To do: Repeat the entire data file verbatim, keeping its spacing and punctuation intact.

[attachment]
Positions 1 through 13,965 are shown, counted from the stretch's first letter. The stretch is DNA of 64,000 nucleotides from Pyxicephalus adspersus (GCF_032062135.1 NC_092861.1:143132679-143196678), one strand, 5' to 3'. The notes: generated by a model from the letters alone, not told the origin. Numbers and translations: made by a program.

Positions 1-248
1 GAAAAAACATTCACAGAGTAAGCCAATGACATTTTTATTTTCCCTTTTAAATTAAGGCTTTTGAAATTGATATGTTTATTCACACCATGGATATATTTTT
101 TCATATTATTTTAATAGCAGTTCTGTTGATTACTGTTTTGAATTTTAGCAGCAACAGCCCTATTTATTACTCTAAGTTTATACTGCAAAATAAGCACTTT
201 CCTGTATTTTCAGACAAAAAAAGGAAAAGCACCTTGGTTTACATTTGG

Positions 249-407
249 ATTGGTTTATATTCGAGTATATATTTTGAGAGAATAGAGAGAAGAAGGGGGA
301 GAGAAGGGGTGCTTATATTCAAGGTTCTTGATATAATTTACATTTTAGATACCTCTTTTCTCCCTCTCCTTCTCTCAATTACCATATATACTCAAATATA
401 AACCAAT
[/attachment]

Positions 1 through 13,965 are shown, counted from the stretch's first letter. The stretch is DNA of 64,000 nucleotides from Pyxicephalus adspersus (GCF_032062135.1 NC_092861.1:143132679-143196678), one strand, 5' to 3'. The notes: generated by a model from the letters alone, not told the origin. Numbers and translations: made by a program.

Positions 1-248
1 GAAAAAACATTCACAGAGTAAGCCAATGACATTTTTATTTTCCCTTTTAAATTAAGGCTTTTGAAATTGATATGTTTATTCACACCATGGATATATTTTT
101 TCATATTATTTTAATAGCAGTTCTGTTGATTACTGTTTTGAATTTTAGCAGCAACAGCCCTATTTATTACTCTAAGTTTATACTGCAAAATAAGCACTTT
201 CCTGTATTTTCAGACAAAAAAAGGAAAAGCACCTTGGTTTACATTTGG

Positions 249-407
249 ATTGGTTTATATTCGAGTATATATTTTGAGAGAATAGAGAGAAGAAGGGGGA
301 GAGAAGGGGTGCTTATATTCAAGGTTCTTGATATAATTTACATTTTAGATACCTCTTTTCTCCCTCTCCTTCTCTCAATTACCATATATACTCAAATATA
401 AACCAAT